If there are issues with Superman: The Movie, one would be the wildly uneven tone of the film even though each tone is still entertaining. The Krypton sequence is operatic and grand with the large-scale visual of giant faces sentencing criminals to the Phantom Zone, a giant dome opening to reveal a flat, twisting shape that imprisons said criminals, and the eventual destruction of Krypton with lava, cracking earth and enormous spires skewering alien buildings. Next is a Rockwellian portrayal of every- farm-town America with sweeping, warm shots of wistful corn fields. After the Fortress of Solitude is created, Superman enters the Daily Planet and we’re treated to snappy, sitcom-esque banter as the newspaper chief Perry White barks commands at cowering employees. Lex Luthor dons giant yellow collars while lounging around a ridiculous, sprawling underground fortress, ordering around a dim-witted comic-relief sidekick. It’s dead serious! It’s funny! It’s operatic! It’s campy and light-hearted! It’s really all over the place.
As well, if I never saw Batman Begins, I would complain about the pace of Superman: The Movie, but I did so I can’t. Both films are origin stories that take their time to show you the titular character. Superman appears 47 minutes into the original theatrical cut of Superman: The Movie, and Batman Begins takes roughly an hour as well to show Batman himself in costume. When Superman does appear, it’s at the end of 12 years of lessons from recordings of his father on everything from humanity to philosophy and suddenly Clark is in costume as Superman. There’s no explanation as to how or why he got that costume, and the costume itself is never addressed other than a stereotypical 70’s pimp complimenting him on his “bad outfit!”.
The term “cheesy” is thrown around quite a lot nowadays. It takes a lot for me to call something cheesy. I think a lot of what people deem to be cheesy in this movie has a lot to do with earnestness and sincerity not translating well to a more cynical, modern world. Superman in this movie is depicted the way he was in the comics of the day, not being able to lie, cheat or steal, and always doing the right thing. It’s the “big blue boy scout” stereotype that has plagued the character over the years. While sometimes seeming to be a bit too much and not feasible for a protagonist who fights hardened criminals, Superman was supposed to convey what the attitude of a perfect man was. While some may wince at Superman rescuing a cat from a tree in one scene in the movie, the scene is playful, funny and doesn’t exactly typify the character; he stops bullets, withstand fire and thwarts nuclear missiles in the same film.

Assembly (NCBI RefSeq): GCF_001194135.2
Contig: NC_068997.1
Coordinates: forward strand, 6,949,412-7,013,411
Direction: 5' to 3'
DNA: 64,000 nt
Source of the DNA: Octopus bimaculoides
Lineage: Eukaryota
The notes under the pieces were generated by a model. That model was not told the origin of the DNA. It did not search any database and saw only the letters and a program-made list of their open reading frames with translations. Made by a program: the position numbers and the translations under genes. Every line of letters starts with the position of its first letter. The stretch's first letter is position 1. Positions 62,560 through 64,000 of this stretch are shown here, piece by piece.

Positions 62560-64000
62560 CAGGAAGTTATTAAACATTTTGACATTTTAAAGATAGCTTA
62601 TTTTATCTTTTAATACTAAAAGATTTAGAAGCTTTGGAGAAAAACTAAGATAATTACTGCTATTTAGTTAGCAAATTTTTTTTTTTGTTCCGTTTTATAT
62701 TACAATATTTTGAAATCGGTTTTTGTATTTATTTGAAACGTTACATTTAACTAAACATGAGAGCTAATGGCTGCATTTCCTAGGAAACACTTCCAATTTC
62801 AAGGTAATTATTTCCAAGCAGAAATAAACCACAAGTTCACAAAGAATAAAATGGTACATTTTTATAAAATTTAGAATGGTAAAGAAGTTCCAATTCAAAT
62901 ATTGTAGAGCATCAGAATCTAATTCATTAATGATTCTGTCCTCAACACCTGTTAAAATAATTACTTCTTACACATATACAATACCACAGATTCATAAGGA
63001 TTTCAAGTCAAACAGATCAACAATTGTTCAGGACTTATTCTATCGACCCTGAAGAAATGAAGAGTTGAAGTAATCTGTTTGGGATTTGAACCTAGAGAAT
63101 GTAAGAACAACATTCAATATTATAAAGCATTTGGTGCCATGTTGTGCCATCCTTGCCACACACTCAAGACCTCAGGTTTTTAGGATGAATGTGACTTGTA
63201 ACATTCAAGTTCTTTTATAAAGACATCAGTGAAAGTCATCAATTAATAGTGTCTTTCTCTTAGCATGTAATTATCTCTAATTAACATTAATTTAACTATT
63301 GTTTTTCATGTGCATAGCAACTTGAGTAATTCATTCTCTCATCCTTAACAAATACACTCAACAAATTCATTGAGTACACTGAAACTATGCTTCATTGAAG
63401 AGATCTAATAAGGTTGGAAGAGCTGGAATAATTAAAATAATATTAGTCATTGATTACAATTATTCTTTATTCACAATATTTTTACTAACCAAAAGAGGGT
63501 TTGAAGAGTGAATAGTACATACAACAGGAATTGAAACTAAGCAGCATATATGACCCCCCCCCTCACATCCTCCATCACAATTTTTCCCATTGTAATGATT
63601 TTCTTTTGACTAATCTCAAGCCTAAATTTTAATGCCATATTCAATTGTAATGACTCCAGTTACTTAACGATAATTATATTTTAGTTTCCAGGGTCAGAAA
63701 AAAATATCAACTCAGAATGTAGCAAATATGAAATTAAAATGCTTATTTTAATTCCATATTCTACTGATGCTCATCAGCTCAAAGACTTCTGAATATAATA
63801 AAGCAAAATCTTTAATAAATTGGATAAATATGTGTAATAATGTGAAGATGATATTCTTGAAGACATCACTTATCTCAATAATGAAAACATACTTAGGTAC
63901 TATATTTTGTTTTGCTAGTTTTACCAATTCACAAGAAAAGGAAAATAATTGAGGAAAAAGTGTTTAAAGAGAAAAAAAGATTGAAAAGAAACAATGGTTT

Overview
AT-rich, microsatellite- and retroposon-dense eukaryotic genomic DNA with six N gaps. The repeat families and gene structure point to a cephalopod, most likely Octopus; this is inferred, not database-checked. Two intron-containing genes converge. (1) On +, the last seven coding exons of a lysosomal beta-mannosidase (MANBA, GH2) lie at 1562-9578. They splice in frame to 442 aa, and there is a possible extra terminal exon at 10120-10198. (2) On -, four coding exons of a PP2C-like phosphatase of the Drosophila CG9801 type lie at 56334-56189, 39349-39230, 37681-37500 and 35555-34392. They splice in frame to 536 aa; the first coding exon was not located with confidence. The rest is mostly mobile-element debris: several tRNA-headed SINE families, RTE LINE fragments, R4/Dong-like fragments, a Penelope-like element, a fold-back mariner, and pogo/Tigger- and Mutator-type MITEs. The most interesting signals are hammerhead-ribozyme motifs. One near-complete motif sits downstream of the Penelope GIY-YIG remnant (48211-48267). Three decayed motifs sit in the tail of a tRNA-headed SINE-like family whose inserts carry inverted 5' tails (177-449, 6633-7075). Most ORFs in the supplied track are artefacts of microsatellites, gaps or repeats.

The “turn back time” ending seems like too much of a catch-all, yet it ties into the overall theme of Superman being forbidden from using his powers to alter human history. He defies his father’s wishes to save Lois Lane, and the idea is interesting but could have been executed with another idea rather than turning back history which conjures up the question “why doesn’t he just do that all the time?”. Besides, what happened to the second missile in this alternate, no-earthquakes timeline?
There’s no denying Superman: The Movie’s influence over the years. There were comic book based movies before Superman, but Superman: The Movie was the first one that was so successful, it transcended being a “comic book movie” to being a mainstream blockbuster of the same caliber as Jaws, Raiders and Close Encounters of the Third Kind. It was the first movie that proved that superhero movies could be more than camp and be serious contenders at the box office and in general pop culture. After Superman: The Movie, many comic book properties were optioned, later put into full production after the success of Batman in 1989. But Superman proved it could be done, and now we get comic book movies every year.
For its few faults, Superman: The Movie is a fantastic piece of entertainment that’s still effective today. John Williams’ score and the different performances are stellar, and Richard Donner’s idea to film it as if it was “the great American epic” is still very inspired. Every time I watch Superman: The Movie, I feel like I’ve just watched a great entertaining epic, even thirty plus years later.